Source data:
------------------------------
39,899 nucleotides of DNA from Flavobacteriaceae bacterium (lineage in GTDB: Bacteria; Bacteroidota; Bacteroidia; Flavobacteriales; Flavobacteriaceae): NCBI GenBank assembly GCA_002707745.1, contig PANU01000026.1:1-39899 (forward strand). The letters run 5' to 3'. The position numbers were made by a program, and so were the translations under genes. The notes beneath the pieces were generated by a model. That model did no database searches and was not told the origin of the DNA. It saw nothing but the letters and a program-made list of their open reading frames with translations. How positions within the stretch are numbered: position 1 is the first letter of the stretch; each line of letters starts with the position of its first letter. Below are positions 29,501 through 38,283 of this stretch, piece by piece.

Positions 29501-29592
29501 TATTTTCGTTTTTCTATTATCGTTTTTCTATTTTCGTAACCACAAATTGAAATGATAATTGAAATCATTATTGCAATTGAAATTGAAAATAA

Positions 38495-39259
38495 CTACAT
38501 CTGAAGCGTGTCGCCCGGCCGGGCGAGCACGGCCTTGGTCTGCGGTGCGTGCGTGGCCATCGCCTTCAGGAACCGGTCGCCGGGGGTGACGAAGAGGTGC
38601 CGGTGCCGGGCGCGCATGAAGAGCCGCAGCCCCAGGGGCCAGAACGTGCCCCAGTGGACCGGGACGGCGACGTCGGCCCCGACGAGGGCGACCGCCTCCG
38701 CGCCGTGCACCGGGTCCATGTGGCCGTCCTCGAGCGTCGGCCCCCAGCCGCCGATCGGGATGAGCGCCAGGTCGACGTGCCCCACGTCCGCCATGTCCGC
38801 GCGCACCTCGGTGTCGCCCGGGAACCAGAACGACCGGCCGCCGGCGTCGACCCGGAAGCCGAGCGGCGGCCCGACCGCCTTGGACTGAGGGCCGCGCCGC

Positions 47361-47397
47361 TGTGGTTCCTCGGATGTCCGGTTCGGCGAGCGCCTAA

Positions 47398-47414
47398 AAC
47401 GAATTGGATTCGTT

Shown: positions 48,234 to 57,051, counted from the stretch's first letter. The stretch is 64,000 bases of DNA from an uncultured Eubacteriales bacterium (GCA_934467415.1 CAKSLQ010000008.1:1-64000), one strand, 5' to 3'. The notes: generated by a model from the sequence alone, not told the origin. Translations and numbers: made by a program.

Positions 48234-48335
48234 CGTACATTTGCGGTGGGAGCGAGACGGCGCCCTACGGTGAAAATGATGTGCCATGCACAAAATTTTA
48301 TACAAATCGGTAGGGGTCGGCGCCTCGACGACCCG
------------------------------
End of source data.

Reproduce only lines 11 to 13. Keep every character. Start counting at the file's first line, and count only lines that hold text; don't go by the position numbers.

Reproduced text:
47361 TGTGGTTCCTCGGATGTCCGGTTCGGCGAGCGCCTAA

Positions 47398-47414
47398 AAC